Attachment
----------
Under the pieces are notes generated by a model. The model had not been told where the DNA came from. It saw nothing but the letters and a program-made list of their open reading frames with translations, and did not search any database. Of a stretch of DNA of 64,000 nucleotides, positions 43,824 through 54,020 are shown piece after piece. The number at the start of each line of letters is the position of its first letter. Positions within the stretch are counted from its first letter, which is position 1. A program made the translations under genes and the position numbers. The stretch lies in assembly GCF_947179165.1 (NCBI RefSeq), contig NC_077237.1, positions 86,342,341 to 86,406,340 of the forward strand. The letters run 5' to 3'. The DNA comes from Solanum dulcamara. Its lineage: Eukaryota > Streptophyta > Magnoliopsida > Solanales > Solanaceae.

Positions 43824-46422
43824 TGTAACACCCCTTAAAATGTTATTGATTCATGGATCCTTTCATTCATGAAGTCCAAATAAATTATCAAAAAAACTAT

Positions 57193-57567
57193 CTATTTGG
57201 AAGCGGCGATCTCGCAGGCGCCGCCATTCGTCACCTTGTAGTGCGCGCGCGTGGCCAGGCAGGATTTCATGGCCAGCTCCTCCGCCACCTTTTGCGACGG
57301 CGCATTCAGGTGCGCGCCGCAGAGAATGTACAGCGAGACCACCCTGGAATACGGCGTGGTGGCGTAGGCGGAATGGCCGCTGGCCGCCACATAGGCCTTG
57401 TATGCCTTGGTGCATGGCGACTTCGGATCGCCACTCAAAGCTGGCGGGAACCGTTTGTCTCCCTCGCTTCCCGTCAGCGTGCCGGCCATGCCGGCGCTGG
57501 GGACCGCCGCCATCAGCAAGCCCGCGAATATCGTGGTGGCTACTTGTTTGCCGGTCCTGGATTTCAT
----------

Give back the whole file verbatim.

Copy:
Under the pieces are notes generated by a model. The model had not been told where the DNA came from. It saw nothing but the letters and a program-made list of their open reading frames with translations, and did not search any database. Of a stretch of DNA of 64,000 nucleotides, positions 43,824 through 54,020 are shown piece after piece. The number at the start of each line of letters is the position of its first letter. Positions within the stretch are counted from its first letter, which is position 1. A program made the translations under genes and the position numbers. The stretch lies in assembly GCF_947179165.1 (NCBI RefSeq), contig NC_077237.1, positions 86,342,341 to 86,406,340 of the forward strand. The letters run 5' to 3'. The DNA comes from Solanum dulcamara. Its lineage: Eukaryota > Streptophyta > Magnoliopsida > Solanales > Solanaceae.

Positions 43824-46422
43824 TGTAACACCCCTTAAAATGTTATTGATTCATGGATCCTTTCATTCATGAAGTCCAAATAAATTATCAAAAAAACTAT

Positions 57193-57567
57193 CTATTTGG
57201 AAGCGGCGATCTCGCAGGCGCCGCCATTCGTCACCTTGTAGTGCGCGCGCGTGGCCAGGCAGGATTTCATGGCCAGCTCCTCCGCCACCTTTTGCGACGG
57301 CGCATTCAGGTGCGCGCCGCAGAGAATGTACAGCGAGACCACCCTGGAATACGGCGTGGTGGCGTAGGCGGAATGGCCGCTGGCCGCCACATAGGCCTTG
57401 TATGCCTTGGTGCATGGCGACTTCGGATCGCCACTCAAAGCTGGCGGGAACCGTTTGTCTCCCTCGCTTCCCGTCAGCGTGCCGGCCATGCCGGCGCTGG
57501 GGACCGCCGCCATCAGCAAGCCCGCGAATATCGTGGTGGCTACTTGTTTGCCGGTCCTGGATTTCAT